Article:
Real estate also declined, but held up relatively well compared to equities, helped by lower interest rates (better than the converse of being penalized by higher rates, which can affect REITs near term). European and Japanese REITs came in better than the U.S. variety, where healthcare barely budged while industrials suffered.
Commodities continued to struggle on the back of lower oil prices, which tumbled another -4% to right above the $40 level—the lowest price since the recessionary lows of 2009. This capped an 8-week losing streak, which hasn’t happened in 30 years. For the technicians out there, relative strength in crude is adequately poor enough to perhaps even signify an ‘overshoot’ to some degree. While weakening demand in China and related regions is one headline reason no doubt, high supplies remain, which appear to have kept possible recoveries at bay. On the other hand, precious metals experienced gains of +4% as investors sought out gold as a traditional safe haven asset (a weaker dollar over the past week helped its cause). Agriculture and industrial metals were much more tempered, by comparison. Interestingly, a recent survey put out by a large bank/brokerage noted a record underweight position in the commodity sector and energy in particular.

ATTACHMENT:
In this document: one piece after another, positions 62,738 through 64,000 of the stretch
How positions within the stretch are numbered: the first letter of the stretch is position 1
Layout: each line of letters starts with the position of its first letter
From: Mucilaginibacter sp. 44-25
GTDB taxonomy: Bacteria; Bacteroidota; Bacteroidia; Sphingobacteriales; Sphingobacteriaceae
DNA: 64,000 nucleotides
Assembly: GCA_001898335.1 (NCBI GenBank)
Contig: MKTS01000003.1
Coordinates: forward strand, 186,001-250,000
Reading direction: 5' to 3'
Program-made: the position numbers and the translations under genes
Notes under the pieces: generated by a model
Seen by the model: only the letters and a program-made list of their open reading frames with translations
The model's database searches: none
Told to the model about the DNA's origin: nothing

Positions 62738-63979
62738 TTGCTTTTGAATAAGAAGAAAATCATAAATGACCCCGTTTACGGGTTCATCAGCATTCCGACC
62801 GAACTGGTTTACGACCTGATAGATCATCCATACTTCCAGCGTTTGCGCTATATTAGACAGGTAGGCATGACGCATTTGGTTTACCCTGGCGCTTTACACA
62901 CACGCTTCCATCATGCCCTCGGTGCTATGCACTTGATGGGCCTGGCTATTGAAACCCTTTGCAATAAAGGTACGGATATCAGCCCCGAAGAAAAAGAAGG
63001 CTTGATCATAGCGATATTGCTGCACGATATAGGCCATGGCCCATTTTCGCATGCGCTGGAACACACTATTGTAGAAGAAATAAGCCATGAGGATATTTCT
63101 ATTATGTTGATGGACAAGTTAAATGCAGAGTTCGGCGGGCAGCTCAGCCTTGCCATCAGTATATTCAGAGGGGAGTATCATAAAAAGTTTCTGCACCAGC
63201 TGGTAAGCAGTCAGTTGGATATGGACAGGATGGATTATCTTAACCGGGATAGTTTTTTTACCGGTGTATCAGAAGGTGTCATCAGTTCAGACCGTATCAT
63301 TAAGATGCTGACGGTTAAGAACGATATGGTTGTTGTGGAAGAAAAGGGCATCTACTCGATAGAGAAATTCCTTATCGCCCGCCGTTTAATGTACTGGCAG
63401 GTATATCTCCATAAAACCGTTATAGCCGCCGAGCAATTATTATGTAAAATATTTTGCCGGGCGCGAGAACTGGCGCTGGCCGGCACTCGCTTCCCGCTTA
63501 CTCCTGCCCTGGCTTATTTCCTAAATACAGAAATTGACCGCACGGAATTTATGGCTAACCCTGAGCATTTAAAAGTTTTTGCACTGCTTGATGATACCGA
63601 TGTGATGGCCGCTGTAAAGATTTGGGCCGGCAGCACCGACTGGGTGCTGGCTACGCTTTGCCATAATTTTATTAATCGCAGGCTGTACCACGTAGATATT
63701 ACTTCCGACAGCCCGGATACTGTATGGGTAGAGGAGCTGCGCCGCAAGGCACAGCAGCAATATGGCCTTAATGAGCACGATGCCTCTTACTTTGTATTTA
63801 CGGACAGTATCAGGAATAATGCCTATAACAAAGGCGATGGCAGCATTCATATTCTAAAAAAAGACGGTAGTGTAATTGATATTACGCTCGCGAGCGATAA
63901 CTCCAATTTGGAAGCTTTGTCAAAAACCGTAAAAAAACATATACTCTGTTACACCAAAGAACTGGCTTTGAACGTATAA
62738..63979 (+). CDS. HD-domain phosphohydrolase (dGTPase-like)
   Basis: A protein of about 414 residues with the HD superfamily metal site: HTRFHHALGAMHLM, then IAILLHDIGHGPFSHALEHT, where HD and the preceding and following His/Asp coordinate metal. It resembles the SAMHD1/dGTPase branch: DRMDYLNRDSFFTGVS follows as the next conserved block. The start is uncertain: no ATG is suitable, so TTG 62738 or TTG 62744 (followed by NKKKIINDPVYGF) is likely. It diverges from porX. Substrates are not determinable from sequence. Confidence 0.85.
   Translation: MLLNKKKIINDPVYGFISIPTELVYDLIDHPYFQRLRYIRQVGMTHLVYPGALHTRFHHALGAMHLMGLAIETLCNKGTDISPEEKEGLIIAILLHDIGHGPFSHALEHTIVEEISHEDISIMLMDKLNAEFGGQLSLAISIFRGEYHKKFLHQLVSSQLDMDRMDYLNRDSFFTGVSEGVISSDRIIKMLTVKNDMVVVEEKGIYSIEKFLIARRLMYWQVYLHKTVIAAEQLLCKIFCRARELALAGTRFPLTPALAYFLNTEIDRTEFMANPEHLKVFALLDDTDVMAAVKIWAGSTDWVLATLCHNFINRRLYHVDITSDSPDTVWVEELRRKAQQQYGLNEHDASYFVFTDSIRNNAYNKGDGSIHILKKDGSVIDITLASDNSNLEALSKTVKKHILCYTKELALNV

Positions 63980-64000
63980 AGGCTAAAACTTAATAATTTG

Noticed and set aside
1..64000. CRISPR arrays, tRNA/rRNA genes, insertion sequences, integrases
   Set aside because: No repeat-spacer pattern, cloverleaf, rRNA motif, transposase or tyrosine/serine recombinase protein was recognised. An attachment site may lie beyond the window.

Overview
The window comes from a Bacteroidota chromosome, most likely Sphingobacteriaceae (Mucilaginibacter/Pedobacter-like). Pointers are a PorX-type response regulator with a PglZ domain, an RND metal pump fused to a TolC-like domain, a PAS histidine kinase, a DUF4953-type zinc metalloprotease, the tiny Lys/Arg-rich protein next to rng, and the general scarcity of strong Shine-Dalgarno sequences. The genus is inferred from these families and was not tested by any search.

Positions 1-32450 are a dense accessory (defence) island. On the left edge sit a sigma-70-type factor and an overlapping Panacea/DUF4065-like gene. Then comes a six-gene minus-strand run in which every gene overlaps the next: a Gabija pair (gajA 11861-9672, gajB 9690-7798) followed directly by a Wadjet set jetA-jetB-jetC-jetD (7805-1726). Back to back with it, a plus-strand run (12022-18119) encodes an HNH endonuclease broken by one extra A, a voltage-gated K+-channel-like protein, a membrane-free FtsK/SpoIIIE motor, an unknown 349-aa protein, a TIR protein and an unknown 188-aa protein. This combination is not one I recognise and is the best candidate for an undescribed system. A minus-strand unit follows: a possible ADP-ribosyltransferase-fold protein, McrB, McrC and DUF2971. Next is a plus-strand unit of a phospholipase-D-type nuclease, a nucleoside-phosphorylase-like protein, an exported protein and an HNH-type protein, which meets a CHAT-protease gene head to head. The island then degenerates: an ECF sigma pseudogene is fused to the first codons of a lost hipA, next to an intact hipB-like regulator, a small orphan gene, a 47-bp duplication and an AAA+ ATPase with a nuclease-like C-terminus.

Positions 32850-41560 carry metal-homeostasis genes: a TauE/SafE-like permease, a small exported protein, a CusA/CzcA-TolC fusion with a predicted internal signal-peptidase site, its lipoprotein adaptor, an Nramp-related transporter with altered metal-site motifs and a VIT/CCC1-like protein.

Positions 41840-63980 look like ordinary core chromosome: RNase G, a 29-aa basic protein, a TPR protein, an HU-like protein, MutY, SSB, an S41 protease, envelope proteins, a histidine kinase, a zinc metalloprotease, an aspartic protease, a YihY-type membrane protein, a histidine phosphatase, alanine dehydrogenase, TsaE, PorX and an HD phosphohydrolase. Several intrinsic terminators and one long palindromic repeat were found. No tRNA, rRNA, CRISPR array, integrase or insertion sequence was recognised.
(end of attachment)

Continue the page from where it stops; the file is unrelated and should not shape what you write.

On a market structure note, the SEC fined Investment Technology Group (ITG) a record $20 mil. for admitted wrongdoing involving high-frequency trading in dark pools. Essentially, it appeared the firm used client information to its own advantage by trading ahead of them for its own benefit, even if by milliseconds. The effect is really no different from the client ‘front-running’ activities that have been banned for some time, yet the traditional form is more obvious to spot with the human eye than the high-frequency variety. So, while the tools are different, the issues are the same. The question becomes a key one for the high-frequency trading world: how to define that gray area between competitive information advantage and illegal anti-competitive activity.